While there are a number of storylines taking place, the chief plot of Transformers 3 is that Sam Witwicky (Shia LeBeouf) and the Autobots team up to fight the Decepticons in their quest to gain control of the Autobots’ spaceship, which crashed on the moon. The spaceship holds secrets that would allow the Decepticons to take control over Earth, and ones that would help the Autobots defeat the Decepticons.
The film begins with a number of storylines taking place simultaneously. Sam struggles to find employment, though he graduated from an Ivy League college, and fears his parents will learn that he is unemployed. Eventually, he manages to find a job for a rather strange individual named Bruce (John Malkovich) after his girlfriend’s supervisor puts in a good word for him. Though Sam managed to save the Earth twice already, he struggles to find purpose through the day-to-day routine of his life.
At the same time, the Autobots have undertaken a number of humanitarian missions, including eliminating a nuclear reactor in the Middle East and solving an alien Decepticon problem at Chernobyl. In the process, they learn that the infamous 1960s race to the moon was not merely for bragging rights but over the crash landing of Autobot Sentinel Prime’s spaceship, which took place on the dark side of the moon. They also learn that the Decepticons were victorious in a war on their home planet and that Sentinel Prime had escaped with the necessary tools for the salvation of the Autobots, but crashed on the moon before he reached them.
Meanwhile, the Decepticons have constructed a plan to take over the world once again. Sam learns of these plans through an encounter with an Asian man named Wang, who provides him with the paper evidence of the plot. Wang is later killed by a Decepticon for his betrayal.
Recognizing the overwhelming nature of the mission with which he is faced, Sam reunites with Optimus Prime, the Autobot leader, to conquer the Decepticons before they destroy Earth, and discovers a number of secrets and enemies along the way.
The film ultimately becomes a race to save the world, and for that reason, is quite thrilling.
Likewise, Sam enlists the aid of a group of Marines in an effort to defeat the Decepticons, which certainly draws upon the pride and patriotism of moviegoers. The film contains both patriotic and spiritual elements, including prayer and the offering of refuge within a cathedral. It also portrays a strong opposition to tyranny, communism, and radical Islam, all of which are positive elements within the film.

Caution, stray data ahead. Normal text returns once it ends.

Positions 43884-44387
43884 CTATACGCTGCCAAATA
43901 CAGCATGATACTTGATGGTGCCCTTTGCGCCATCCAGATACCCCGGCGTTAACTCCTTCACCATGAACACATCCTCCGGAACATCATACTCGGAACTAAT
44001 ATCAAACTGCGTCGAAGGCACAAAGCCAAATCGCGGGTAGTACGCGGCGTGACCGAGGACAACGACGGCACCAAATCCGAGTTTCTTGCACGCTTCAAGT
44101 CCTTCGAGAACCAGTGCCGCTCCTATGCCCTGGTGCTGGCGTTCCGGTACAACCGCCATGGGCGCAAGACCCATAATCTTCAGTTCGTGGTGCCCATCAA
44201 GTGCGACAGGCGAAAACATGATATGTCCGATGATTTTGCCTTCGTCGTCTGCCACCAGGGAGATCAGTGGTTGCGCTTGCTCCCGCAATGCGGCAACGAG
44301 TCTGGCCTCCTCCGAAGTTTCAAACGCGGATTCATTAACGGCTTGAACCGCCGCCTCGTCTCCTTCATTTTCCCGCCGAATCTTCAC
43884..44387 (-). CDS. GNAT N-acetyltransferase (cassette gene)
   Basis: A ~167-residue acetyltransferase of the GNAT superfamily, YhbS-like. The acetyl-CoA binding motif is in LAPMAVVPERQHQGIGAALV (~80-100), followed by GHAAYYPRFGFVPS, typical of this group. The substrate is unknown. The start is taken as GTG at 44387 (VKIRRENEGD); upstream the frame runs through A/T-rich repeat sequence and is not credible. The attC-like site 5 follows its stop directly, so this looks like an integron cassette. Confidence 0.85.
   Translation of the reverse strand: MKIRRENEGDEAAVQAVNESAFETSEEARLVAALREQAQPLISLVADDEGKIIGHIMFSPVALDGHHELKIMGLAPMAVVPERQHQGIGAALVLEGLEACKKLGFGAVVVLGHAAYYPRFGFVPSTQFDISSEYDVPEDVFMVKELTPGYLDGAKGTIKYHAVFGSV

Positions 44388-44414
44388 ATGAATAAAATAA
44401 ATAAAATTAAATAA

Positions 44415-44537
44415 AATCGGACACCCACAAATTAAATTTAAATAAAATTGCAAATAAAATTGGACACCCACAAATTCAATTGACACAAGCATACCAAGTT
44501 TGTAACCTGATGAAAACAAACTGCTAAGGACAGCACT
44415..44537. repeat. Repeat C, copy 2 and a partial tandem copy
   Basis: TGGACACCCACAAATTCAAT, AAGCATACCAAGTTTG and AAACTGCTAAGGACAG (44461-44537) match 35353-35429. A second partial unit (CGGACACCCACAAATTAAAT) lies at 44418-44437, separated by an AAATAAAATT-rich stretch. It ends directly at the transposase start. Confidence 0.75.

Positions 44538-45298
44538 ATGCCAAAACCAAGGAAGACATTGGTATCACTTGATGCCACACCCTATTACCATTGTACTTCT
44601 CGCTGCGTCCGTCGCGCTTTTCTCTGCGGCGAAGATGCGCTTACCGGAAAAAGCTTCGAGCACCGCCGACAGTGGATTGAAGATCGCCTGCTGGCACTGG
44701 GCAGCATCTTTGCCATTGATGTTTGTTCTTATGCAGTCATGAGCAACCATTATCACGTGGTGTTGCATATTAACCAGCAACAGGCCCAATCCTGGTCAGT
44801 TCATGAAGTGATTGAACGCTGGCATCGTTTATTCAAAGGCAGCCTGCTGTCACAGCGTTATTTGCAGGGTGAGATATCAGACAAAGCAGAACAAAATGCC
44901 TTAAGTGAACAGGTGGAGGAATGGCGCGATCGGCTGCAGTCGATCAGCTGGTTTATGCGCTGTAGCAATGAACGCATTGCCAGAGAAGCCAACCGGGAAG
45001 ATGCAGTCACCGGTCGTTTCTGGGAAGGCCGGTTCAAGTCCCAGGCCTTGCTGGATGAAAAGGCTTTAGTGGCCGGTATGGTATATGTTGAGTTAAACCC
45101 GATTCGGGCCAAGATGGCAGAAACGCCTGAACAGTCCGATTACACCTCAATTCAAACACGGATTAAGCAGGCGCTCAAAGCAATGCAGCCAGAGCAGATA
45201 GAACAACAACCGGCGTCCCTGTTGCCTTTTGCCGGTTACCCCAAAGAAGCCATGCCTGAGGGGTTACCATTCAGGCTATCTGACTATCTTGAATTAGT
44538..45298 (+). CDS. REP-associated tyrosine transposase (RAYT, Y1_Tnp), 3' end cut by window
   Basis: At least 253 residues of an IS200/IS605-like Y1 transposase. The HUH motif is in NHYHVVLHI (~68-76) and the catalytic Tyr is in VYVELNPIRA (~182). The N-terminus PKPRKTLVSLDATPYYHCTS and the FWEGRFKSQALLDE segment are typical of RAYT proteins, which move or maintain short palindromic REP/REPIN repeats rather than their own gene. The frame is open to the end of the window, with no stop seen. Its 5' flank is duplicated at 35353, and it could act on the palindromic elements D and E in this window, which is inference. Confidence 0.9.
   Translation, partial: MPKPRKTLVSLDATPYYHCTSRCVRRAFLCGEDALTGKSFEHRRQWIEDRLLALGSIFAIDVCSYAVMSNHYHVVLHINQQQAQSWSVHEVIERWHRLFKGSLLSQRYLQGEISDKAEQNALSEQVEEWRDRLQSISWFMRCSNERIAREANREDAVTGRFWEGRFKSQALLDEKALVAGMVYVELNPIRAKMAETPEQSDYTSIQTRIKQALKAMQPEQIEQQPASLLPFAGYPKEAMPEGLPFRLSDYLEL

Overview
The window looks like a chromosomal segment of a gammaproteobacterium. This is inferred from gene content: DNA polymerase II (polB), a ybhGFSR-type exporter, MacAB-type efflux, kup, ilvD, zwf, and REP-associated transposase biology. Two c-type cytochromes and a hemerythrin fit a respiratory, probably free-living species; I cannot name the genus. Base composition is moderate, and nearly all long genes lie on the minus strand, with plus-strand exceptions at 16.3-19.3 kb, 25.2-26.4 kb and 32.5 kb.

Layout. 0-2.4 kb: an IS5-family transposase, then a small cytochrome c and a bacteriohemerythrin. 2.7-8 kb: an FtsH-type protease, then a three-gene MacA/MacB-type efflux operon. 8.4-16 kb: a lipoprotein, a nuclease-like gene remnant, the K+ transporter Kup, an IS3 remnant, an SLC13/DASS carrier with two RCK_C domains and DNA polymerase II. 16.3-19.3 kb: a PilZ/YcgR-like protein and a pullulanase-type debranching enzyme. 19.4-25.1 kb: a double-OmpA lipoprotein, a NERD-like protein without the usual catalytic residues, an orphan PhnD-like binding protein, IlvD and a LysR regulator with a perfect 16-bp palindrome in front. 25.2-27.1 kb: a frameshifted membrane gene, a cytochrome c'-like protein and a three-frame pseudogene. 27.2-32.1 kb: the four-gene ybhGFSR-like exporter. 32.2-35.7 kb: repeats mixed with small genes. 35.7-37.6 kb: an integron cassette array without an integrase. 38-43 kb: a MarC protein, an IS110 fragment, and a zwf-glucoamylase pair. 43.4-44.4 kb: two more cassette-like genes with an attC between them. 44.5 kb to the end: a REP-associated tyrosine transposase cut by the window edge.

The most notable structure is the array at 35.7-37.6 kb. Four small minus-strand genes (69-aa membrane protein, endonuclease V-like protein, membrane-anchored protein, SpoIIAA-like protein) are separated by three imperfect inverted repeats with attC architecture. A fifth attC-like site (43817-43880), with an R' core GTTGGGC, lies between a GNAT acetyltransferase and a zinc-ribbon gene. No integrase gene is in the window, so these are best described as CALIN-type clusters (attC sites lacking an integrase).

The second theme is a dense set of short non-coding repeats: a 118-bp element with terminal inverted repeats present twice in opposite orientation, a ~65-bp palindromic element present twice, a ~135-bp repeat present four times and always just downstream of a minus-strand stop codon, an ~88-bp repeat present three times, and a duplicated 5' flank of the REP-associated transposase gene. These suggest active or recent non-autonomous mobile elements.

Unfortunately, the movie also falls into some clichéd Hollywood traps, such as the inclusion of an evil big Businessman who will do whatever it takes to make money, even if it involves the betrayal of mankind.
Likewise, Sam’s parents are trite versions of antagonistic movie parents who cannot seem to find a good thing to say about their child.
Also, the film’s conspiratorial portrayal of the race to the moon is one in which movie audiences are all too familiar. Everything Americans knew about the space race was a cover-up for the mission by a few insiders to reach the Autobot spacecraft. Been there, done that!
The absence of Megan Fox from this installment of Transformers somehow downplays any of the sexual elements. Though her replacement of sorts, Rosie Hungtinton-Whiteley, is certainly attractive, she does not possess the same promiscuity that Fox seems to virtually secrete. However, far too much attention is drawn to Carly’s figure, as she is scantily clad through most of the film, and a number of close-ups reveal more than some would like. Throughout the film, jokes are made regarding Carly’s seductiveness, and one particular scene involving licorice is needlessly sexual.
Another disturbing element in the movie is the notion that Carly and Sam made the decision to live with one another, but still have not braved the ever-daunting terrain of saying “I love you.”
Sam’s mother is a bit too comfortable with her own sexuality, as well as her son’s, and takes no issue with providing for her son a book on the female orgasm.
Much of the comedy in the film seems to fall flat. For example, the montage of Sam’s failed job interviews is unrealistic and over the top. Also, Sam’s collection of tiny Transformers is a clear attempt at levity but comes off as more annoying than anything else.
On a more positive note, however, Sam’s parents, clearly written in the film to provide some comic relief (which they barely do), do emphasize the beauty of marriage and encourage Sam to make his relationship with Carly work.
Likewise, the film does highlight sacrifice and courage. It also encourages the importance of finding happiness in the day-to-day routines, as portrayed by Carly’s concern over Sam’s constant pursuit for an adrenaline rush.
There also seems to be an emphasis on the importance of individual liberties and freedom versus the will of the majority.
Playing the character of Wang is Ken Jeong, best known for his role in Hangover. In Transformers: Dark of the Moon, viewers encounter the same sort of energy and humor Jeong brought to the screen in Hangover.
The action and special effects within the film may be enough keep some moviegoers entertained, though much of it involves utter violence.
It seems worth mentioning that Buzz Aldrin makes a surprise appearance in the film. Also, the film touches some on politics, but whether it has a particular leaning is confusing at times, given contradictory references and portrayals made throughout the movie.
Overall, Transformers: Dark of the Moon is an entertaining film, particularly for teenagers and young adults, but parents would likely be perturbed by some of the film’s content. The film suffers in some areas though it is redeemed in others, but absolutely fails as a family film.